The full text of Notice 99-17 was reported in News Alerts on March 17, 1999.

Application of the Rules

Using some of the numbers from one of the examples in Notice 98-20, the following illustrates how the new capital gains rules now apply to the 1998 taxable year. Assume that a SCRUT has no undistributed ordinary income from past years and no current net income for 1998. Assume the SCRUT has undistributed capital gains from prior years consisting of a net short-term capital gain of $5 and a net long-term capital gain of $50. Assume that (i) $12 of the long-term gain was incurred between January 1, 1997, and May 6, 1997; (ii) $3 of the long-term gain was incurred between July 29, 1997, and December 31, 1997, from an asset held less than 18 months but more than 1 year; (iii) $5 of the long-term gain is unrecaptured Section 1250 gain falling into the 25% group; and (iv) $30 of the long-term gain was incurred before January 1, 1997. None of the gains are from collectibles or from qualified small business stock.

In 1998, assume the SCRUT distributed $25 to the income recipient. In the hands of the income recipient, the 1998 distribution will consist of $5 of short-term capital gain, $5 of long-term capital gain in the 25% group and $15 of long-term capital gain in the 20% group. The undistributed $30 of long-term capital gains would be carried forward to 1999 and all of it would fall into the 20% group. Prior to the changes made by the Tax and Trade Relief Extension Act of 1998, the gains incurred between January 1, 1997, and May 6, 1997, and after July 28, 1997, would have fallen into the 28% category.

The following two tables from Notice 99-17 serve to illustrate the rules:

                               TABLE 1
       RULES APPLICABLE TO LTCGS DISTRIBUTED IN TAX YEAR 1997
                 LTCGs realized    LTCGs realized     LTCGs realized
                     from              from               from
Pre-1997 LTCGs   1197-5697     5797-72897    72997-123197
______________   ______________    ______________    ________________
    20%         28% if property    28% for           28% if property
                held > 12 months   collectibles      held > 12 months
                                   gain              and <= 18 months
                                                     or for
                                                     collectibles
                                                     gain
                                   25% if property   25% if property
                                   held > 12 months  held > 18 months
                                   and LTCG is       and LTCG is
                                   unrecaptured      unrecaptured
                                   section 1250      section 1250
                                   gain              gain
                                   20% for all other 20% for all other
                                   property held     property held
                                   > 12 months       > 18 months
                               TABLE 2
    RULES APPLICABLE TO LTCGS DISTRIBUTED IN POST-1997 TAX YEARS
                 LTCGs realized    LTCGs realized     LTCGs realized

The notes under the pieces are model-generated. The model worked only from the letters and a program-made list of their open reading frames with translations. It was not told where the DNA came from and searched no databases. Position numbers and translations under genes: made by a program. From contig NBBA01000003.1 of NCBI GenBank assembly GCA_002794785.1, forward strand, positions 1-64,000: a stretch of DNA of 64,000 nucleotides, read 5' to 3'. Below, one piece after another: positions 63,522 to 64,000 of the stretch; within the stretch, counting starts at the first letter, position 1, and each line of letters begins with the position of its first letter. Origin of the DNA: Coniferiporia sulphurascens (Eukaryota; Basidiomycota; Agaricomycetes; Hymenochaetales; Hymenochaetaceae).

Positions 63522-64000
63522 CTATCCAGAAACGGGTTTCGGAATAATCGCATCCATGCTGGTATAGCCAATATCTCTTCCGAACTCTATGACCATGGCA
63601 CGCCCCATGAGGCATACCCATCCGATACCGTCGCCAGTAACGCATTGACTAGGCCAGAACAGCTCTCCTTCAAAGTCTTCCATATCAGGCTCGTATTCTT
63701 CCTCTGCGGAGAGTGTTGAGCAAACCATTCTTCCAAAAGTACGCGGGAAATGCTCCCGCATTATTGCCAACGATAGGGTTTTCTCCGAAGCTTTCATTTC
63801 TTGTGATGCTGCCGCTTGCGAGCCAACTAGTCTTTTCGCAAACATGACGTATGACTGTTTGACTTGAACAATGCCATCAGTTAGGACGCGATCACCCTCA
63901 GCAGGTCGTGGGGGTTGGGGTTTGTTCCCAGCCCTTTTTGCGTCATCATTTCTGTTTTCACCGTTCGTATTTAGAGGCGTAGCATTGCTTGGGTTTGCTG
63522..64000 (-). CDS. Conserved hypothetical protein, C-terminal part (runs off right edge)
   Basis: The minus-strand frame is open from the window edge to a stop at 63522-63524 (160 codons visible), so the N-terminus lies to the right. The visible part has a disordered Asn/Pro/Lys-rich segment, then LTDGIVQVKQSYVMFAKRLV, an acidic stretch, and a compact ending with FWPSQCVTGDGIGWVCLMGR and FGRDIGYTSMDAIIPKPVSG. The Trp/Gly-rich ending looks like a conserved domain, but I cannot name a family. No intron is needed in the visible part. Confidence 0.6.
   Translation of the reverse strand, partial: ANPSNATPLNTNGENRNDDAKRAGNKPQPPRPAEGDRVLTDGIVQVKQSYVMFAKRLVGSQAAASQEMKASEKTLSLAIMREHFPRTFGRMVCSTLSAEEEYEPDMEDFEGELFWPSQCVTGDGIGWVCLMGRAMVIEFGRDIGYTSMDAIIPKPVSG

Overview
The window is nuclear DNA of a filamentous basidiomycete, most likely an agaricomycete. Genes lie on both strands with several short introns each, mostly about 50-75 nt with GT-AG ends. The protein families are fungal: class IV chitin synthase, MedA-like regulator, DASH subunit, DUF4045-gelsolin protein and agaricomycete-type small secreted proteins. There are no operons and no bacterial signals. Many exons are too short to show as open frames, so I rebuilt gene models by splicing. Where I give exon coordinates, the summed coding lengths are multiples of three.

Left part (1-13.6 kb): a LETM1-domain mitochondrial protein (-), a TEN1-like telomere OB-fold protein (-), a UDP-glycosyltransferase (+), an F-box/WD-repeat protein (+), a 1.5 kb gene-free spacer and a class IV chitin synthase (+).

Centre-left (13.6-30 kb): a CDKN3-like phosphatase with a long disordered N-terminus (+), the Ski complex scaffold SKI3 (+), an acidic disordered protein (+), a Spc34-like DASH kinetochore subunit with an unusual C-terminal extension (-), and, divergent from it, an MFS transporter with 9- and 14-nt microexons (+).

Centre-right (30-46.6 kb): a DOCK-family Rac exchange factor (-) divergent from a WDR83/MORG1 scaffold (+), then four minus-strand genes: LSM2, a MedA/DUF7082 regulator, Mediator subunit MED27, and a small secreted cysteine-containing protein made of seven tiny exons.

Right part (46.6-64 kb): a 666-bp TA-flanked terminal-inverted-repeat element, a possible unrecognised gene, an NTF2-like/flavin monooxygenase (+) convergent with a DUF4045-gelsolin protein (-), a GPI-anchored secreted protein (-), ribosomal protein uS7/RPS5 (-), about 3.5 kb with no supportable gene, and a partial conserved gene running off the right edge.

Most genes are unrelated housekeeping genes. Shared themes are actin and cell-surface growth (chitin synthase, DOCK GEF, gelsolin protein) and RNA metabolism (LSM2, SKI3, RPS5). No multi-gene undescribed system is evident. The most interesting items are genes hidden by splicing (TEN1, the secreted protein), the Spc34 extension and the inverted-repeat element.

from              from               from
Pre-1997 LTCGs   1197-5697     5797-72897    72997-123197
______________   ______________    ______________    ________________
No change-20%   Change-20% if      No change-28%     Change-28% only
                property held      for               for collectibles
                > 12 months        collectibles      gain
                                   gain
                                   No change-25%     Change-25% if
                                   if property       property held
                                   held > 12         > 12 months
                                   months and        and LTCG is
                                   LTCG is           unrecaptured
                                   unrecaptured      section 1250
                                   section 1250      gain
                                   gain
                                   No change-20%     Change-20%
                                   for all other     for all other
                                   property          property held
                                   held > 12         > 12 months
                                   months


Summary

As a result of all these changes, an income recipient of a charitable remainder trust receiving distributions of capital gains in 1998 and thereafter will treat gains on most capital assets held more than one year as falling into the 20% category. Exceptions exist for gains from collectibles and certain qualified small business stock, which continue to fall into the 28% category, and for unrecaptured Section 1250 gain, which falls into the 25% category.

Add comment

Login or register to post comments

Comments

Group details

Follow

RSS

This group offers an RSS feed.
 
7520 Rates: October 2.2% September 2.4% August 2.4%

Already a member?

Learn, Share, Gain Insight, Connect, Advance

Join Today For Free!

Join the PGDC community and…

  • Learn through thousands of pages of content, newsletters and forums
  • Share by commenting on and rating content, answering questions in the forums, and writing
  • Gain insight into other disciplines in the field
  • Connect – Interact – Grow
  • Opt-in to Include your profile in our searchable national directory. By default, your identity is protected

…Market yourself to a growing industry